Hey Mr Squirrel

Photo courtesy of Marcus Frakes

The last time I sat in a room listening to a man with a guitar, a mouth organ, and a sense of humour was on a rainy night in Dublin. The man: Kris Kristofferson. The venue: the Point Depot. Fast forwarding about six years to a rainy Saturday night in Budapest, I found myself in another room, listening to a man with a guitar, a mouth organ, and a sense of humour. The man: Bob Pike. The venue: Manga Cowboy.

You’re mad, I hear you say. You’ve lost all sense of scale. The Point holds thousands; Manga holds maybe 40. Kris has billions of fans; Bob, well, maybe not quite as many….yet. Kris has sold millions of albums; Bob has yet to cut one. Kris has a beard. Bob has a shadow. No matter. Both have a story to tell, if you want to listen.

I don’t mind, if you don’t mind. We’ll take our time till closing time. Last call!

Last night at Manga Cowboy, in the first of a series of acoustic gigs at that venue, Bob met his public. Outside, pedestrian umbrellas battled it out with the wind and the rain. Inside, Bob battled through the emotional upheavel of marriage, divorce, and Irish dancing. I’m no expert but I know what I like: a good tune with thoughtful lyrics; a song that both sings to me and talks to me.

I’ve had my fill of Babe Ruths; I want your apple pie

Some were listening; some were passing notes; others were chatting amongst themselves. Some were dancing quietly in their chairs; some were tapping out a beat with chins and hands and heads and feet; others had just come along for Manga’s American fusion food and excellent Hungarian wine.  But when the lyrics hit home, you could see it: the momentary start of surprise at hearing your thoughts in song; the quiet smile acknowledging a shared experience; the quick flash of memories revisited; the out-loud laugh at something that traversed the ridiculous to the sublime.

Hate to see you go

I cried in public when I heard that Johnny Cash had died. I’ve missed this sort of music; these sorts of raw lyrics. I’m tired of being told what to think, and what to expect and how to feel. I’m sick of authors who signpost their books; playwrights who leave nothing to the imagination; scriptwriters who fill in all the blanks. Show me, don’t tell me. Give me a melody that I’ll still be humming a week from now; give me a lyric I can quote; give me a story I can relate to. And show me that you mean it.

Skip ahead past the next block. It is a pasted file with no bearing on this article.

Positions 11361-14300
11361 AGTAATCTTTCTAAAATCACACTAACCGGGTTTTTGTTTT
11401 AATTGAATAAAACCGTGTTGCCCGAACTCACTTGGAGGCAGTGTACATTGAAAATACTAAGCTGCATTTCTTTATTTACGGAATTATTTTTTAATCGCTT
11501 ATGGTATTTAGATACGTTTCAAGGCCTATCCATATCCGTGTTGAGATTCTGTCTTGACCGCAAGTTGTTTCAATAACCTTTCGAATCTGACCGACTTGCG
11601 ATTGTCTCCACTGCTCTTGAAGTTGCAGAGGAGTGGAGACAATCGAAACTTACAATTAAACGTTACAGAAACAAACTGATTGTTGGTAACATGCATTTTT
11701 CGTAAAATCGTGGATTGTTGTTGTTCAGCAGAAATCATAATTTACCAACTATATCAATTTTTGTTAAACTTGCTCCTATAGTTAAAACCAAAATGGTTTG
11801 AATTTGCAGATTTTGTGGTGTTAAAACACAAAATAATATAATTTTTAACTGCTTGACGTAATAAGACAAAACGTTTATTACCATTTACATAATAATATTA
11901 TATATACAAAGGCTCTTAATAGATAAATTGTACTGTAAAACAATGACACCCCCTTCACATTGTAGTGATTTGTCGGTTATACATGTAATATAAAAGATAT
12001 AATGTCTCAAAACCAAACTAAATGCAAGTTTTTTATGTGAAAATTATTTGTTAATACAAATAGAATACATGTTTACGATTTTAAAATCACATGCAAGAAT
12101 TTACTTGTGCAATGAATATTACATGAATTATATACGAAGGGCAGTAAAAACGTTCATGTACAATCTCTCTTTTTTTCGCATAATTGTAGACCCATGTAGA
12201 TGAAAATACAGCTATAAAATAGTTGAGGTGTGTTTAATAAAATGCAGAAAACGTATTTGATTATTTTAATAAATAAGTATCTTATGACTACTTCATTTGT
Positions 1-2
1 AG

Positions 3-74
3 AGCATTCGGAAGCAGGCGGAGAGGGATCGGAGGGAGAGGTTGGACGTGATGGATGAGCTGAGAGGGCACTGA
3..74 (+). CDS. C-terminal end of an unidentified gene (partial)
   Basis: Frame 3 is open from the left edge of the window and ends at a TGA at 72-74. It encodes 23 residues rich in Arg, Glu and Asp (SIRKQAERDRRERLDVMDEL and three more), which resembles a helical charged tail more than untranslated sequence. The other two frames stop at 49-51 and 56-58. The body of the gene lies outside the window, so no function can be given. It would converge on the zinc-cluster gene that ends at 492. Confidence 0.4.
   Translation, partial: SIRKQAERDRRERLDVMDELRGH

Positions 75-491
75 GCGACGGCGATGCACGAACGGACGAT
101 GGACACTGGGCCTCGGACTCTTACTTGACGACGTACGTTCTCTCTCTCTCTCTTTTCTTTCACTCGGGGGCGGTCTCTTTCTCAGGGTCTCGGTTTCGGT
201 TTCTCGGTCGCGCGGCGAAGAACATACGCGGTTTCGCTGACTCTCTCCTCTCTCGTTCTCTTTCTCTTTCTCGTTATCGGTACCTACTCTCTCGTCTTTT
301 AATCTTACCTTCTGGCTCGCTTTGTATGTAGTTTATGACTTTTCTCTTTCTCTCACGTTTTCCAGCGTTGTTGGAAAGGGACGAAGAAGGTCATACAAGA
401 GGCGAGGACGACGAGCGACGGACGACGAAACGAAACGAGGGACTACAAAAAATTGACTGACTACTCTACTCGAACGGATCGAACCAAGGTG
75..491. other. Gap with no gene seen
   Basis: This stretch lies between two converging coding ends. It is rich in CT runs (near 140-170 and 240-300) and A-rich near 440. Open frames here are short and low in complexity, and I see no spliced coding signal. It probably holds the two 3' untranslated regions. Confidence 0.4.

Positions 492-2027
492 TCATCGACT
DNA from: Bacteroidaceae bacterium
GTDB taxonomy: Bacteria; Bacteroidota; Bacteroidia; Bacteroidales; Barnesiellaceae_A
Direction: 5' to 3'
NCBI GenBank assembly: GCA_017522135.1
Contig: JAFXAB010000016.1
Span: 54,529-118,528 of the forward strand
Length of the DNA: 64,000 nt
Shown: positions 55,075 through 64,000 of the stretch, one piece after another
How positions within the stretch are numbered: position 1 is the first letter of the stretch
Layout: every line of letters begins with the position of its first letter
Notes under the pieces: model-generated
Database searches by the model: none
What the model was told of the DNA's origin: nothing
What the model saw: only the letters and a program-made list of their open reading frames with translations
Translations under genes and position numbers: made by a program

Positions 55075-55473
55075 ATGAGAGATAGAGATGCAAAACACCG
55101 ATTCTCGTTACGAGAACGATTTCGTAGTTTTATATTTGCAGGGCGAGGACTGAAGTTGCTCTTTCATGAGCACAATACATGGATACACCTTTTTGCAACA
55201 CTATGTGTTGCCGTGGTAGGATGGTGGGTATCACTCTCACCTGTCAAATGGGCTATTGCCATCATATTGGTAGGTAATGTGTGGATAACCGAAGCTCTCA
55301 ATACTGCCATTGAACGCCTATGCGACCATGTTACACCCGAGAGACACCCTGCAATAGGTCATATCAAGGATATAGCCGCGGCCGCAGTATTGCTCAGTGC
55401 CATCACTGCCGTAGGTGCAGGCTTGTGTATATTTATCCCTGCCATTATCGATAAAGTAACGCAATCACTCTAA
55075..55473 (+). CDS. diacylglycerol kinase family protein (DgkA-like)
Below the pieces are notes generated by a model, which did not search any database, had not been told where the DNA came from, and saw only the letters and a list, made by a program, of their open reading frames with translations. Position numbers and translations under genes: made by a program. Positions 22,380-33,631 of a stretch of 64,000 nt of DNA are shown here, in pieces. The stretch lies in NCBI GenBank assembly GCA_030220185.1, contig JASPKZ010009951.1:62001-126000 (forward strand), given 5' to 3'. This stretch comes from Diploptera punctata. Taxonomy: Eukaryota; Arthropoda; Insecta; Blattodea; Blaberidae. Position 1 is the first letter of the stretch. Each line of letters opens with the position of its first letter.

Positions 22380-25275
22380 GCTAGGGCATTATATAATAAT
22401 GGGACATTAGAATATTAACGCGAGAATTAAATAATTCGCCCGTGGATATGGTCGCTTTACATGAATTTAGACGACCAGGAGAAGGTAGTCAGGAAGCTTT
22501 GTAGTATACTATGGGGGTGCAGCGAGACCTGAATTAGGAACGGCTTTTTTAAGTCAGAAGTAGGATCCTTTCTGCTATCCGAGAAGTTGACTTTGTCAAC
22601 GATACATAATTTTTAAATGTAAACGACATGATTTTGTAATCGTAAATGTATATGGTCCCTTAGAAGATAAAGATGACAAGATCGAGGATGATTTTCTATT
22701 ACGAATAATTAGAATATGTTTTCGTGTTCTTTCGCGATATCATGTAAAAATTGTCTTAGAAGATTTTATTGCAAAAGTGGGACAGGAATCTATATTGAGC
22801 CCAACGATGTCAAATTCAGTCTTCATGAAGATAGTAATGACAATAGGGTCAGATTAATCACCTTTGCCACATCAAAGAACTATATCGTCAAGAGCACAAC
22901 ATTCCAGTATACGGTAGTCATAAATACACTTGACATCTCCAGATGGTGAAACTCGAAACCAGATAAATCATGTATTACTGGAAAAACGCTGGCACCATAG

He says he hasn’t done this in a while. Voice a little rusty? Maybe. The man himself a little reticent? Perhaps. As his wit was watered, he seemed to relax. The humorous asides, the short explanations, the clever commentary – all added to the music in what was a marathon set. But I wanted more of it: that conversation between the man and his public. I wanted people to shut up and listen; to give the man his due.  I saw him wow the audience on stage on Wednesday night at the Gift of the Gab speech slam with his take on nose hair and being Bob.  Last night, that witty, irreverent, piss-taking comic was replaced by a thoughtful, introspective, slighly zany singer/songwriter. Both equally clever. Both equally entertaining. Bob Pike, boys and girls, is one talented man. I’m glad I dug out my umbrella!

The Catch 22

 I am not political. I have never been political. The permutations and combinations that need to be worked out in order to decide who gets to sit in parliament, any parliament, are way beyond my simple maths. I have yet to understand the nuances that lie beneath the political rhetoric offered by opposing sides: to me, it all sounds the same. In Ireland, the differences between political ideologies are slim enough to be practically invisible and to my unpoliticised mind, the same could be said of many other countries. The end goal of any party seems to be pure, unadulterated power. And so, for the first time in my apolitical life, I find myself a little concerned. Actually, I’m downright nervous about the idea of one political party, any political party, in any country, having a majority that will effectively allow them to change the Constitution without referendum. For a nation’s people to be so powerless is scary. But then again, I’m not a politician.